posted by Skorgu at 2:43 PM on May 4, 2007

Well, the first thing you should do is look at the phones and find out whats the name of the system, because what kind of system you'll be using will determine what kind of hardware you'll need after the demarc.

The wire for voice is usually called Cat 3 (Category 3) and data is referred to as Cat 5 (Category 5). If you're used to pulling data cabling, voice will be a breeze. You will have to know how to create the actual "jack heads" aka RJ11 (voice) and RJ45 (data). This is the part of the cord that plugs into the jack in the wall at the phone or computer end and it requires knowing the pinouts and a crimp tool. Again, if you've done this with a RJ45 you should be able to do a voice jack.

If your system is a KSU (Norstar, Vodavi, Avaya) you will need a lot of wiring at the system, including a 66 or 110 block (this looks exactly like what the phone company uses at their demarc. The phone company has an orange cover on it).

There are many different ways you can go, but the first step is to find out what you'll be using as phones. If you need more info, I'd be happy to email you at the address in your info!
posted by lootie777 at 3:38 PM on May 4, 2007

There's nothing particularly difficult about telco wiring as long as you're not color blind. I strongly suggest pulling Cat5 even if you wire the jacks with RJ-11 plugs - The stuff is just too useful, and the price difference is trivial compared to what it's going to cost you to put it in later. I'd suggest 110 blocks over 66, just because it'll run ethernet better. I've gotten good prices and service from PI Manufacturing, but the quality varies.

The PBX manufs are big on proprietary lock down - If you buy a system, buy something from a major company, or you're going to be replacing the whole thing the first time it pops a spring. They're also going to eat you alive on part costs.

Definately Nth-ing the suggestion of using VoIP.
posted by Orb2069 at 9:12 PM on May 4, 2007

As it turns out, we're currently using an Avaya Partner system (looks like one processor module, 3 206 modules (the only purpose of which seem, and a voicemail module). I'm tempted to just get the telco to extend the demarcation point to our server room, and then just haul the Partner system lock, stock and barrel to the new office. I think from there it should be pretty straightforward to just run wires from the wall to the Partner box, then from the Partner box to our phones. Alternately, I could probably just buy a new Partner system consisting solely of a processor module, which can handle 5 incoming lines and 9 extensions (we'll have three voice lines and three extensions). Anyone have any reason to recommend against that system, given that it's what we currently used, and which with we've had no problems in the several years I've been around?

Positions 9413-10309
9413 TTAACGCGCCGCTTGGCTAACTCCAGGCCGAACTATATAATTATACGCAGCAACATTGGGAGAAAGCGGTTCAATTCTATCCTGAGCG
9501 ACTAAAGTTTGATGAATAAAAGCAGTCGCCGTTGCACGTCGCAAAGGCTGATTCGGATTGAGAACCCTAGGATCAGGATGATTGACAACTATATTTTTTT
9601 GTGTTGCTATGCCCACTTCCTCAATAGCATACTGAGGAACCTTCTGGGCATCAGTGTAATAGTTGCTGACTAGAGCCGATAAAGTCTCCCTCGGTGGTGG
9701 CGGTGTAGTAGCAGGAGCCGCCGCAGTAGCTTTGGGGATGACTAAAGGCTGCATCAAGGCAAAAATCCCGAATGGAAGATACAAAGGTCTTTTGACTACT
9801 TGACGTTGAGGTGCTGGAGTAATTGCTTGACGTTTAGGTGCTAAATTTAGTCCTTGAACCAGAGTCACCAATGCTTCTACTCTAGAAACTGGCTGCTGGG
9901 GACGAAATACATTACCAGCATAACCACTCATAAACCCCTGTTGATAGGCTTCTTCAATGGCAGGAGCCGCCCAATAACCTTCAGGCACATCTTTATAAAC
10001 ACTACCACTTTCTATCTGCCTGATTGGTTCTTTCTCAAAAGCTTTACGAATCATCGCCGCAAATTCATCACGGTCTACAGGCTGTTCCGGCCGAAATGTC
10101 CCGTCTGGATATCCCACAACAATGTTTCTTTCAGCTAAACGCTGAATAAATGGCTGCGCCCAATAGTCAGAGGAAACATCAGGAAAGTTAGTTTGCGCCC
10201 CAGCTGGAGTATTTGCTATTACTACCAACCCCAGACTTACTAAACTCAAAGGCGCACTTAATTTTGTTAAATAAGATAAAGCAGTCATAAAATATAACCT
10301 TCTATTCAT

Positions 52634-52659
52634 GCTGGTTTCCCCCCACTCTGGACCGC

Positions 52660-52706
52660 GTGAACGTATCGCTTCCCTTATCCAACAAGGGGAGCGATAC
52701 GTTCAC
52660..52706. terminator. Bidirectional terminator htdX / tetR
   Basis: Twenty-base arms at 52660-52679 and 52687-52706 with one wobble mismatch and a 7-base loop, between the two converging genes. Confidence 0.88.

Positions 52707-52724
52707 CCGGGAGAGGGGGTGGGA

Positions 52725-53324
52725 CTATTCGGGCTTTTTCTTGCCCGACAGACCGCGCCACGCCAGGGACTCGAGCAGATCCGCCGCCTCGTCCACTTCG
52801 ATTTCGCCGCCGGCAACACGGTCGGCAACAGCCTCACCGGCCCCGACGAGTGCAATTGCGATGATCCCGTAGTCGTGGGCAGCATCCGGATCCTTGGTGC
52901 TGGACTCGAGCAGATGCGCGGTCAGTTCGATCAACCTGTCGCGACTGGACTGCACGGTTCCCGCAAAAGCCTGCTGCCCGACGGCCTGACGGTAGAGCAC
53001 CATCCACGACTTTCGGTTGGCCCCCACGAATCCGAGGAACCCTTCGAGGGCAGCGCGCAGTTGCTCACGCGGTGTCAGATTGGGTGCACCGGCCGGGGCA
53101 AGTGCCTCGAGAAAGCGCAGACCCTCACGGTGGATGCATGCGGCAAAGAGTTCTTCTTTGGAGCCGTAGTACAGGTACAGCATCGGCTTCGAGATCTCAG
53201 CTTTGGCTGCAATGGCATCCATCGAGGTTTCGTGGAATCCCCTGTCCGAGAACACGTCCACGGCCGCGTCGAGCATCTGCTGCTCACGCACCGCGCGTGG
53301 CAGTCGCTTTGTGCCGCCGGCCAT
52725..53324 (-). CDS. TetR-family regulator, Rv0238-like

Our phones are pretty basic Lucent multi-line phones, and we'll probably just end up using those.

NB: If anyone lives near Harrisburg, PA who would be interested in taking on an installation like this (for a fee, obviously), drop me a line.
posted by Doofus Magoo at 4:18 AM on May 5, 2007

If you've been using the Avaya with different modules, it's been programmed and I would continue to use it. I've installed Norstar, Avaya, Vodavi and NEC and they're all about the same as far as programming and use.
To program a new Avaya system would be just another thing to add to your to do list.
If you're pulling it off the wall at your old place it should be relatively easy to install it at your new place. Just make sure you keep all your blocks and cable together as much as possible. And put a backboard on the wall at the new place before mounting the Avaya!
You can pull all Cat 5 for voice and data, a lot of places are just skipping Cat 3 all together. And that would require the 110 block, as noted above. If you have to buy jacks, please don't go cheap on those. Cheap jacks are notorious for causing all kinds of problems and you'll just end up buying the more expensive ones later.
Check on pricing for extending the demarc. I'm in Texas and it costs major money for the telco to do that.
You may want to try this on your own, but I would get information on some 3rd party vendors that could at least install the Avaya system and repunch your jumper cable connections. If you know of any supply houses that sells telephone equipment or cable, you can usually get a good recommendation there.
posted by lootie777 at 5:43 AM on May 5, 2007